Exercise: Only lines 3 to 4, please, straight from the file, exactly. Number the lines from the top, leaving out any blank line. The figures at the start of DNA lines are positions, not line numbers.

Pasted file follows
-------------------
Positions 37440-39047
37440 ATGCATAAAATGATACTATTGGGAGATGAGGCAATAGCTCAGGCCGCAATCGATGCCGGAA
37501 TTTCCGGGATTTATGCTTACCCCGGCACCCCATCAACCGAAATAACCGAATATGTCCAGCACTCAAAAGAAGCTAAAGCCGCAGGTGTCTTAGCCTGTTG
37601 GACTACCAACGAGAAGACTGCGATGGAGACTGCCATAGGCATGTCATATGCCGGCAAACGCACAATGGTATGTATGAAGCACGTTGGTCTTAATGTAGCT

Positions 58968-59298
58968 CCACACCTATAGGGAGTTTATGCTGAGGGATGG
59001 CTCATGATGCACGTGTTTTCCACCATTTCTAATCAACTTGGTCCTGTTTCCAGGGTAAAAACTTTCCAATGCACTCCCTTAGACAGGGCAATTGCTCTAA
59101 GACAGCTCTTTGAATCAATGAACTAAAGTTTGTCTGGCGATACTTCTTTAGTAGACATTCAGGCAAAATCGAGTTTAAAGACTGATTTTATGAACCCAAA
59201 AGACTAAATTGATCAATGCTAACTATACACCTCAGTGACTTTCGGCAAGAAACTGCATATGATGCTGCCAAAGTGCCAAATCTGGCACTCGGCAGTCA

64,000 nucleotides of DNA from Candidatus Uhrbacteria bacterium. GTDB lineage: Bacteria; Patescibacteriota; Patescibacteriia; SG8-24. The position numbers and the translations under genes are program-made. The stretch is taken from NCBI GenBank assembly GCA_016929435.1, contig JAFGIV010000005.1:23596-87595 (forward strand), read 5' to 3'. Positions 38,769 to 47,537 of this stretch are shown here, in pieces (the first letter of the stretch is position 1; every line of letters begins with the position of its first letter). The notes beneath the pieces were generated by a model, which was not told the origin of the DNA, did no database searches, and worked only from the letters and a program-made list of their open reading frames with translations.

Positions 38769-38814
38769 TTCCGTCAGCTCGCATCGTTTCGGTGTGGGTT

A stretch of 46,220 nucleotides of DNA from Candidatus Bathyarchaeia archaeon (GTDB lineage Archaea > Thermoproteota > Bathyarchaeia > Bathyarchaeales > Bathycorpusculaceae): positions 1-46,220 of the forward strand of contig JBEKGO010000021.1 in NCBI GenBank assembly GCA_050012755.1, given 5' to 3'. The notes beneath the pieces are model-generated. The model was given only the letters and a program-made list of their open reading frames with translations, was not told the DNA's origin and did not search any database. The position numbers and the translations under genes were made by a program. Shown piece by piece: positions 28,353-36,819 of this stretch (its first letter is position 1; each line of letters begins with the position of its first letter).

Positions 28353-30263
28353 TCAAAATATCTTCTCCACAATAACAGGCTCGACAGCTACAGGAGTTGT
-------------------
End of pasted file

37501 TTTCCGGGATTTATGCTTACCCCGGCACCCCATCAACCGAAATAACCGAATATGTCCAGCACTCAAAAGAAGCTAAAGCCGCAGGTGTCTTAGCCTGTTG
37601 GACTACCAACGAGAAGACTGCGATGGAGACTGCCATAGGCATGTCATATGCCGGCAAACGCACAATGGTATGTATGAAGCACGTTGGTCTTAATGTAGCT